Finland’s National Emergency Supply Agency introduced the novel idea of ’security-of-supply forests’ in the country.
The concept ’security-of-supply forest’ most likely refers to safeguarding the availability of forest energy during a crisis, according to Managing Director Jussi Kumpula of Metsähallitus Metsätalous, and Director Ari Eini of the Finnish Forest Centre.
CEO Janne Känkänen of the National Emergency Supply Agency (NESA) brought up the idea of ’security-of-supply forests’ last week during the National Forest Days event organised by the Finnish Forest Association.
’Of course, the crucial matter about security-of-supply forests is the speed at which the wood could be available for use at the energy plant,’ Känkänen said.
The idea of linking forests to security of supply is a novel one for the forest sector. Känkänen did not mention details regarding the forest type, ownership or location within Finland that he may have had in mind.
The availability of wood energy became a topic of discussion when Russia mounted its attack on Ukraine on 24 February and imports of timber from Russia to Finland stopped. Of the wood fuel used in Finland last year, 13 percent was of Russian origin.
’State forests would only provide a drop in the bucket’
The idea of security-of-supply forests may have caused many to turn their gaze towards Metsähallitus, which manages the state-owned forests in Finland. Jussi Kumpula, however, turns to look at private forest owners in Finland, numbering over 600,000.
’The key position is held by the owners whose forests are close to human settlements, where energy is generated,’ Kumpula says.
Metsähallitus and NESA have not discussed security-of-supply forests, though Kumpula says he did have a brief discussion with Känkänen at the opening of the National Forest Days.
’I just exchanged a few words with Känkänen after the opening. I told him that if needed, we would be prepared to assist NESA with our expertise. I also said we know where fellings are planned, but that the energy wood from them would only be a drop in the bucket,’ Kumpula continues.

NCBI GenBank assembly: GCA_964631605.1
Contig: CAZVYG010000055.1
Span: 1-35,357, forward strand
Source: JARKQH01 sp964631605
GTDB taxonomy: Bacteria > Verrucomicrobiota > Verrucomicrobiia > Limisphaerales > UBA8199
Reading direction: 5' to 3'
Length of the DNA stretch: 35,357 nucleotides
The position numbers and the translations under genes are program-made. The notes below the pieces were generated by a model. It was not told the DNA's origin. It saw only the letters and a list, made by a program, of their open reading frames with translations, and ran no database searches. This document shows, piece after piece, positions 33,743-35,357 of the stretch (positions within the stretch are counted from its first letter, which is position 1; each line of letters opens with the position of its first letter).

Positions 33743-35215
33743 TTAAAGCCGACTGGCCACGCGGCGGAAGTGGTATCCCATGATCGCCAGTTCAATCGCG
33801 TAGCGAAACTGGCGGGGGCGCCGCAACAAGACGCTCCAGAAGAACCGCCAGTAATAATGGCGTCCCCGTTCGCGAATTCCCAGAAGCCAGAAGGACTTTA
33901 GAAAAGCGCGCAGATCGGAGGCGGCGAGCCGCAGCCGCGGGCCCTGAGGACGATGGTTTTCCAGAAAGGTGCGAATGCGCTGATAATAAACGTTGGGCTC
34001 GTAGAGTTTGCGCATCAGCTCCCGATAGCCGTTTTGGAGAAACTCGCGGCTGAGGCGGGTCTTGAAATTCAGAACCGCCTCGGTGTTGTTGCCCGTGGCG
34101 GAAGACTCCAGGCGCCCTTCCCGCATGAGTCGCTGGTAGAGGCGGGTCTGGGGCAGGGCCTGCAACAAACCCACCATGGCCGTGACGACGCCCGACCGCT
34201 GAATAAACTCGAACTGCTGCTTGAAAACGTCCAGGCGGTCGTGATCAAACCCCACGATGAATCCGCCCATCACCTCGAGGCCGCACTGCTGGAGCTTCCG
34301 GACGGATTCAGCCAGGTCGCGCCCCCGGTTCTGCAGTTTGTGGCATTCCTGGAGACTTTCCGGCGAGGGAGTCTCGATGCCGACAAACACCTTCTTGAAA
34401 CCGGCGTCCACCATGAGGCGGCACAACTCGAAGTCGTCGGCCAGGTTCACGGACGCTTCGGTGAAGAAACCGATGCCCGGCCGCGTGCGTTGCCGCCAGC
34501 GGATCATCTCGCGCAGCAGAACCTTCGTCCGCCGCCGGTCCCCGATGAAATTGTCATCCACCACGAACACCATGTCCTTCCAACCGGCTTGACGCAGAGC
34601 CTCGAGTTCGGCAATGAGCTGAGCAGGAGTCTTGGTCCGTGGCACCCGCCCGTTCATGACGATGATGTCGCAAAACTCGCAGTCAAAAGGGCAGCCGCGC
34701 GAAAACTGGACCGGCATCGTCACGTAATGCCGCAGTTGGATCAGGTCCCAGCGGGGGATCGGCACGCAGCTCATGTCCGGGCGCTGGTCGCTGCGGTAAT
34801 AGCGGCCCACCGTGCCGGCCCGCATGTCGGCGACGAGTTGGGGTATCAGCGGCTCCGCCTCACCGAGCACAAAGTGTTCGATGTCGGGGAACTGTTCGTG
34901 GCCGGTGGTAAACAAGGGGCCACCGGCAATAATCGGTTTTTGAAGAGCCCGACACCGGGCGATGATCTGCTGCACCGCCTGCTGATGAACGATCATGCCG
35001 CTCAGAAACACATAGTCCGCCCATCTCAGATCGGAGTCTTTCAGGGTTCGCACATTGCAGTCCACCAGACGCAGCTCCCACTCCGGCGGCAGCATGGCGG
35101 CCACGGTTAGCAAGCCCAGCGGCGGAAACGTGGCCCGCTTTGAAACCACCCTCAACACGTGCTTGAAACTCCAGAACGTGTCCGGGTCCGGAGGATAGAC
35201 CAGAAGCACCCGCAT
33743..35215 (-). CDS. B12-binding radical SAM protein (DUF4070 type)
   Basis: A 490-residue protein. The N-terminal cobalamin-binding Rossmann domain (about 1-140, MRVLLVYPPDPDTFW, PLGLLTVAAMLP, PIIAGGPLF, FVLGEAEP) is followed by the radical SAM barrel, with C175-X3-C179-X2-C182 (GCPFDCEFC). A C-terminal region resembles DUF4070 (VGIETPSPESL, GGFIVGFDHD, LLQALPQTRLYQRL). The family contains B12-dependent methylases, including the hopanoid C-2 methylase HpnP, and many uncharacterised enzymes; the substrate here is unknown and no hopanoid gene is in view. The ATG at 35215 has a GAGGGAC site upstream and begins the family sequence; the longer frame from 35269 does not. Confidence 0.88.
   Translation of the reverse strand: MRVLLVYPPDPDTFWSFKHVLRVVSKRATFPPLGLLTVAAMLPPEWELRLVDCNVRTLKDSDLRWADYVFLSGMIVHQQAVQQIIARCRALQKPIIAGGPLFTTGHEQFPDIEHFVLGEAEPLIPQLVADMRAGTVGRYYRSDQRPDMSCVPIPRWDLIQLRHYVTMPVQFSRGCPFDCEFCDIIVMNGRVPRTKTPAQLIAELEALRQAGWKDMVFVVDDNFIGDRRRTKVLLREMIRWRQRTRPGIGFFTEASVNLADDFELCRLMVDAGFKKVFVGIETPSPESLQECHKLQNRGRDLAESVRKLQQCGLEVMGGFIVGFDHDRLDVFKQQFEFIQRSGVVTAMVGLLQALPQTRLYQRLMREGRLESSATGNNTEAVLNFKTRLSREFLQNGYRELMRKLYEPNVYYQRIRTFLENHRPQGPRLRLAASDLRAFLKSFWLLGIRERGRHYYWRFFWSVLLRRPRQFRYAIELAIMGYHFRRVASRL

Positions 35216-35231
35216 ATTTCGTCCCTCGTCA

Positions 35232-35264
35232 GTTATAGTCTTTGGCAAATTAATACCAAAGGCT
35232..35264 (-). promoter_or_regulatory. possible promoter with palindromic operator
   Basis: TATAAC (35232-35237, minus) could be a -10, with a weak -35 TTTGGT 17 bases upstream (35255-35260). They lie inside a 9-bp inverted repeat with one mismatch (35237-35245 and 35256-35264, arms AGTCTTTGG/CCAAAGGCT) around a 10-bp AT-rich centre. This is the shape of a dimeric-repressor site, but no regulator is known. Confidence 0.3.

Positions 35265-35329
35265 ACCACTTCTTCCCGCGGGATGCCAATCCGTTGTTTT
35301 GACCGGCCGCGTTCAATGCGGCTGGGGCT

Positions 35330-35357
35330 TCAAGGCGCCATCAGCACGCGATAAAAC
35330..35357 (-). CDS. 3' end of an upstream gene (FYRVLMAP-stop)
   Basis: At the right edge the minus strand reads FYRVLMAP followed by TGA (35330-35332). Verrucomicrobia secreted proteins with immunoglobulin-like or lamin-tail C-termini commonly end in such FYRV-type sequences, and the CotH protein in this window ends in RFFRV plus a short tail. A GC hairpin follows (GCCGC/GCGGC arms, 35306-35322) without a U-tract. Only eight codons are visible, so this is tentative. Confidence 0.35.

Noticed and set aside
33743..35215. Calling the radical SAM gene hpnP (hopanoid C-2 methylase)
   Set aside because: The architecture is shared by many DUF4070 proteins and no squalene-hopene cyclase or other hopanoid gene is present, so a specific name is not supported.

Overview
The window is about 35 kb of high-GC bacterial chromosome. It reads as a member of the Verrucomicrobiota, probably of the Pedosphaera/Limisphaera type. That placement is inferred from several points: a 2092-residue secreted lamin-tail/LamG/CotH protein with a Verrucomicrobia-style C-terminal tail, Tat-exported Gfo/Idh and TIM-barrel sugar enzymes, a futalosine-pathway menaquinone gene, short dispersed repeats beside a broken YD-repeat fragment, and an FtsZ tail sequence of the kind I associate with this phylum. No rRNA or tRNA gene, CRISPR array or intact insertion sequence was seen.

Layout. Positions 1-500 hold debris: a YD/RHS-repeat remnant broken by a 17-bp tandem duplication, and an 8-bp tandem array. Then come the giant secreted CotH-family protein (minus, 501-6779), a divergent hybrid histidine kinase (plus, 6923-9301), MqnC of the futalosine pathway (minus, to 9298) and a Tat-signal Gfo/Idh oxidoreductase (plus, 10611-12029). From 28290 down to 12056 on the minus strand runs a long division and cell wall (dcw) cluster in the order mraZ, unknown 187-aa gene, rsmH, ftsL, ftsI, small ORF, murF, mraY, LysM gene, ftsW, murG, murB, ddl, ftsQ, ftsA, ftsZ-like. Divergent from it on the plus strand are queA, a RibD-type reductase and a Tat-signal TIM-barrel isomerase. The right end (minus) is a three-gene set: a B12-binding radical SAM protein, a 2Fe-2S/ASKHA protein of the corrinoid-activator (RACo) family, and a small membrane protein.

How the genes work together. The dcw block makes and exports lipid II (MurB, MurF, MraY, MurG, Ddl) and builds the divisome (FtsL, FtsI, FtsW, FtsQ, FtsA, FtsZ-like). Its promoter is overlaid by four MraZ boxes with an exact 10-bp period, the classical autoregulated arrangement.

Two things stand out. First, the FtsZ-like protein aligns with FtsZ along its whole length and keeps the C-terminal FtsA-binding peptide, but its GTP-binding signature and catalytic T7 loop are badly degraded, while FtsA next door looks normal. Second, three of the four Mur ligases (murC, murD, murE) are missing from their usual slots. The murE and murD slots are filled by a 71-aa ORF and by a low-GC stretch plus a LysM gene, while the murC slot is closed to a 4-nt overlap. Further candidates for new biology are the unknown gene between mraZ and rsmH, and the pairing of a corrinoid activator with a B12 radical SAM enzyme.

Kumpula says he told Känkänen that of the merchantable timber harvested in Finland, the share harvested by Metsähallitus is about eight percent, and that its share of the harvest of energy wood is even smaller. The forests owned by the state grow on poor soils, mostly consist of pine, and are located in eastern and northern Finland, where settlements are few and far between.
’Transport of forest residue is only profitable at distances of up to a hundred kilometres. If energy wood is harvested on sites where it is unprofitable in current price conditions, someone must be found to pay for it,’ Kumpula said to forest.fi this week.
Another factor decreasing the availability of forest energy in Finland is nature management.
We have no forests geared to producing only energy wood. Forests produce logs, fibrewood, felling residue or small-diameter wood that is not accepted by pulp mills or sawmills.
’For Metsähallitus, the volume of energy wood dropped by a half a few years ago, when we decided to leave decayed and dead wood in the forest to improve biodiversity. Before that, it was harvested for energy’ Kumpula explains.
The share of continuous-cover silviculture of regenerative fellings on lands managed by Metsähallitus is 25 percent. This reduces the availability of forest chips, for on these sites felling residue is not gathered for energy.
Kumpula thinks that in general, talking about ’energy forests’ may easily lead to misconceptions.
’We have no forests geared to producing only energy wood. Forests produce logs, fibrewood, felling residue or small-diameter wood that is not accepted by pulp mills or sawmills,’ Kumpula says.
Finnish Forest Centre: We have had talks about this
The Finnish Forest Centre is required by law to provide administrative assistance during emergencies, when so requested. The Forest Centre’s Director Ari Eini says that the Centre has had talks with the NESA, but that actual negotiations about security-of-supply forests have not taken place.
Eini says the NESA and the Forest Centre will jointly examine the current arrangements and legislation on forests.
’If we find that something’s missing, we could start talking in more detail about the concept of security-of-supply forests,’ Eini notes.
According to Eini, forest resource data can be, and actually is, used to look for suitable sites for harvesting energy wood. Other than that, forest resource data can be used in fighting wildfires, among other things.
Jussi Kumpula mentions obligatory stockpiling, which applies to oil and other imported energy sources, among other things. If the same was applied to wood, timber terminals would hold a key position for the energy supply, because timber stored outdoors will not last. Ari Eini concurs with this.
’As regards crises that affect security of supply, energy wood terminals have actually been discussed. Various regions have expressed interest in planning one,’ Eini says.
English translation: Heli Mäntyranta
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